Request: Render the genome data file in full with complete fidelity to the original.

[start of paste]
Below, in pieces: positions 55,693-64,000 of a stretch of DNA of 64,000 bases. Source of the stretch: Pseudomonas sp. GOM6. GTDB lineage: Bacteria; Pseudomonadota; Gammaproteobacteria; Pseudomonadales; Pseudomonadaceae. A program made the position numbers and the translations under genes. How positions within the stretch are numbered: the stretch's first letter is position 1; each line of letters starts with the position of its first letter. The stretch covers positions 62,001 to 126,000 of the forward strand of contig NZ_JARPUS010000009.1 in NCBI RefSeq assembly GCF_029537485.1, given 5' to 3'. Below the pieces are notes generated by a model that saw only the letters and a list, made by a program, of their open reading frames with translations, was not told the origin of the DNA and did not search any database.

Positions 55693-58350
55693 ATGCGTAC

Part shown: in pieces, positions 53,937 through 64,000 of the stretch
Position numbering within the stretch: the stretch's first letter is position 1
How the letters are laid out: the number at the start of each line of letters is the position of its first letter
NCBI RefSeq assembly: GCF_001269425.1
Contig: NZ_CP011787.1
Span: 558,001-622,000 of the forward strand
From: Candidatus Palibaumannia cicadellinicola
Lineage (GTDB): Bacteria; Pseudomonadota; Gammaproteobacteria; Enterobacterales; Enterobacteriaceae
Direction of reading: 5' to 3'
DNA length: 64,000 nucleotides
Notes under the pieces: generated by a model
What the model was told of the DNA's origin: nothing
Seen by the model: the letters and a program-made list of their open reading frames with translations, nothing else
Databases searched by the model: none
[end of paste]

Below, in pieces: positions 55,693-64,000 of a stretch of DNA of 64,000 bases. Source of the stretch: Pseudomonas sp. GOM6. GTDB lineage: Bacteria; Pseudomonadota; Gammaproteobacteria; Pseudomonadales; Pseudomonadaceae. A program made the position numbers and the translations under genes. How positions within the stretch are numbered: the stretch's first letter is position 1; each line of letters starts with the position of its first letter. The stretch covers positions 62,001 to 126,000 of the forward strand of contig NZ_JARPUS010000009.1 in NCBI RefSeq assembly GCF_029537485.1, given 5' to 3'. Below the pieces are notes generated by a model that saw only the letters and a list, made by a program, of their open reading frames with translations, was not told the origin of the DNA and did not search any database.

Positions 55693-58350
55693 ATGCGTAC

Part shown: in pieces, positions 53,937 through 64,000 of the stretch
Position numbering within the stretch: the stretch's first letter is position 1
How the letters are laid out: the number at the start of each line of letters is the position of its first letter
NCBI RefSeq assembly: GCF_001269425.1
Contig: NZ_CP011787.1
Span: 558,001-622,000 of the forward strand
From: Candidatus Palibaumannia cicadellinicola
Lineage (GTDB): Bacteria; Pseudomonadota; Gammaproteobacteria; Enterobacterales; Enterobacteriaceae
Direction of reading: 5' to 3'
DNA length: 64,000 nucleotides
Notes under the pieces: generated by a model
What the model was told of the DNA's origin: nothing
Seen by the model: the letters and a program-made list of their open reading frames with translations, nothing else
Databases searched by the model: none